So there you have it, there goes the message, there goes the key. Scriptures says, “The effectual fervent prayer of a righteous man availeth much” (James 5:16).

This is why we WAR, because in warring we stay faithful, we stay righteous, we stay on the side of God. And when we pray in such a manner, our prayers are effectual and avail much.

Battle Bruises, absolutely. Knock down by the side of the road, most definitely, but VICTORIOUS nevertheless.

“For though we walk in the flesh, we do not war after the flesh: 4(For the weapons of our warfare are not carnal, but mighty through God to the pulling down of strong holds) (2 Cor. 10:3, 4).

Our weapons

The world has its own type of weapons; they are “wealth, talent, learning, prestige, rank, influence, reason, perversion of truth, force, and human schemes.” These are the things that challenge us today. These are the things that the devil brings before us. But like Christ, when the devil tempted Him with these weapons, we can overcome (Matt. 4:8, 9). We must refuse to war with these types of weapons, for the principles of heaven do not permit the use of such methods (cf. John 18:36).

The weapons that we have are unstoppable. They are forged in the arsenal of heaven, and are made available to us through the ministry of angels (2 Cor. 1:12; Eph. 6:10–20; cf. DA 827). These weapons include truth as set forth in the Word of God (Heb. 4:12), and the imparted power of Christ and the Holy Spirit (1 Cor. 2:4). God calls men to this conflict, equips them for battle, and assures them of victory. He supplies man with all the power (2 Cor. 2:14).

If the saving of souls and the extension of Christ’s kingdom were dependent upon human talent, intellect, power, and weaponry, Christianity would be a purely a human religion. We must use the Sword of the Spirit, the Word of God and Truth, The Indwelling of the Holy Spirit and Jesus Christ Himself. These weapons can pull down any fortress and stronghold.[10] And all is accomplished by FAITH. This is why Paul said, “I Have kept the faith.”

Scripture tell us that

  • By faith we are delivered from “the power of Satan unto God.” (Acts 26:8)

  • By faith we turn “from darkness to light” (Acts 26:8)

  • By faith we receive the righteousness of Jesus Christ (Romans 3:22)

  • By faith we have access to God (Romans 5:2)

  • By faith Christ dwells in our hearts (Ephesians 3: 17)

  • By faith By Faith the just live (Roman 1:17).

  • By faith we are sanctified (Acts 26:8).

  • By faith we are justified (Romans 3:28)

  • And by faith we will be glorified.

During a war, a chaplain asked a severely wounded youth if he was a Christian. The soldier gasped, “Yes.” The chaplain said, “Then you have nothing to fear,” and left to die the future Supreme Court Justice Oliver Wendell Holmes. [8]

In another incident, the army of Julian the Apostate was on the march to Persia some of the soldiers got hold of a Christian believer to torment and torture him in brutal sport. After they were wearied of it, they looked into his eyes and said to their helpless victim, with infinite scorn in their voices, “Where now is your carpenter God?”

The prisoner looked up through pain, blood, and agony to say, “Where now is my carpenter God? He is building a coffin for your emperor.”[9]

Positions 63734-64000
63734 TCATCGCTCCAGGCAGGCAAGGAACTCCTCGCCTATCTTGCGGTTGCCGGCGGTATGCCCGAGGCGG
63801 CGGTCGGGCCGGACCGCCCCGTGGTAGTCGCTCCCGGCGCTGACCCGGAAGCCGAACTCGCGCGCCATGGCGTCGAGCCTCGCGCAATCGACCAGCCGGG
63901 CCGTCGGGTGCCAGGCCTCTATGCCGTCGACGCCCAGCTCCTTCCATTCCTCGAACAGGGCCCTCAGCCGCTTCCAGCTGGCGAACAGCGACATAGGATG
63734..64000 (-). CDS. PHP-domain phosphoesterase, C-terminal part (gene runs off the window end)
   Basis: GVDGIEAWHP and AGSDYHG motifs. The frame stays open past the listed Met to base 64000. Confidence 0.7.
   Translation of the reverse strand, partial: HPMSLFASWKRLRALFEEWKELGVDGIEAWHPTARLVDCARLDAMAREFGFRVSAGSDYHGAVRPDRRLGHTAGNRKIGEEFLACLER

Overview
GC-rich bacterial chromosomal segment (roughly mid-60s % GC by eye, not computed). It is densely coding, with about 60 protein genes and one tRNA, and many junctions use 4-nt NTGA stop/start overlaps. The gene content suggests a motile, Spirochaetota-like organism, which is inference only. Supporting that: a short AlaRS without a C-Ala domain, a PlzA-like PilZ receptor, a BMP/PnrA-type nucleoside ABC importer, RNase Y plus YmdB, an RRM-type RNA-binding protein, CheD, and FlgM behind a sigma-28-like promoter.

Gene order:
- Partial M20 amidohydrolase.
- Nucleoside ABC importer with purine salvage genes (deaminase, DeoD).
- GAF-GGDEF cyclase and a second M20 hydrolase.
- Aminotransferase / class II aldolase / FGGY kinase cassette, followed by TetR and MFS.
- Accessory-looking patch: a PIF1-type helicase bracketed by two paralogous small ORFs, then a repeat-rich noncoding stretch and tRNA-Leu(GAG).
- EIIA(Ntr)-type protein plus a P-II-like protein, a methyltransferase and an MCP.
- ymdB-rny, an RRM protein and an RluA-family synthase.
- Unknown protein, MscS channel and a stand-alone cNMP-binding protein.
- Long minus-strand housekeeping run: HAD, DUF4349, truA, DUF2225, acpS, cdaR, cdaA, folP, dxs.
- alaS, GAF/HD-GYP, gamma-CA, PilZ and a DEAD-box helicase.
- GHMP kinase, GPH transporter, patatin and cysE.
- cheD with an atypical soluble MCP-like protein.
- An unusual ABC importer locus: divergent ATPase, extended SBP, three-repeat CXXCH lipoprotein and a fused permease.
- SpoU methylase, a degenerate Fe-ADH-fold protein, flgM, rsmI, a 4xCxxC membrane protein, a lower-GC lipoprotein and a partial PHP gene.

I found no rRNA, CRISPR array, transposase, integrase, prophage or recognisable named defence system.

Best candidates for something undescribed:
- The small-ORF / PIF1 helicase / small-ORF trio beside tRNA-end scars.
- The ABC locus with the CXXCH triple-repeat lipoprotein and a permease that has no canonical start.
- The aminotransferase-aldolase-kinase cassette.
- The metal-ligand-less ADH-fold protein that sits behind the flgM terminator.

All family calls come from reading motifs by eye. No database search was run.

Friends we are victorious NOW!

I tell you today, our Carpenter God has assured us victory!

We don’t have to guess the outcome because it is already known. Paul used superlative expressions to show us just how definite our victory is. He uses phrases like:

“Now thanks be unto God, which always causeth us to triumph” (2 Cor. 2:14).

So when we go into battle we know that the victory is ours.

Instead of just conquering, he says, “We are more than conquerors through him that loved us” (Rom. 8:37).

And when you think that you can’t defeat the enemy that the devil has placed in your ways, he says, “(We) can do all things through Christ which strengtheneth me” (Phil 4:13).

And final, Jesus says, when tribulation comes don’t be concerned.

“I have overcome the world” (John 16:33).


The battle is waging. Truth and error are nearing their final conflict. Let us march under the bloodstained banner of Prince Emmanuel, and fight the good fight of faith, and win eternal honors; for the truth will triumph, and we may be more than conquerors through Him who has loved us. The precious hours of probation are closing. Let us make sure work for eternal life, that we may glorify our heavenly Father, and be the means of saving souls for whom Christ died.

--Review and Herald, March 13, 1888.  {ChS 77.2}

Yes! We may get scares and we may have some bruises, but thank God VICTORY is ours!

[1] Ellen G. White, The Acts of the Apostles, p. 492

[2] William Wilberforce, Real Christianity. Christianity Today, Vol. 33, no. 4.

[3] Ellen White, Testimonies for the Church, Vol. 5, p. 222.

[4] Niemoller, Martin, Christianity Today, vol. 31, no. 15

[5] Ellen G. White, Evangelism, p. 707.

[6] Newsweek, November 19, 1990.

[7] Ellen G. White, Counsels on Health, p. 373.

[8] “The Untold Story of Christianity & The Civil War,” Christian History, no. 33.

[9] R. Geoffrey Brown, “Look! A Great White Horse!’ Preaching Today, Tape No. 111.

[10] Nichol, Francis D., The Seventh-day Adventist Bible Commentary, (Washington, D.C.: Review and Herald Publishing Association) 1978.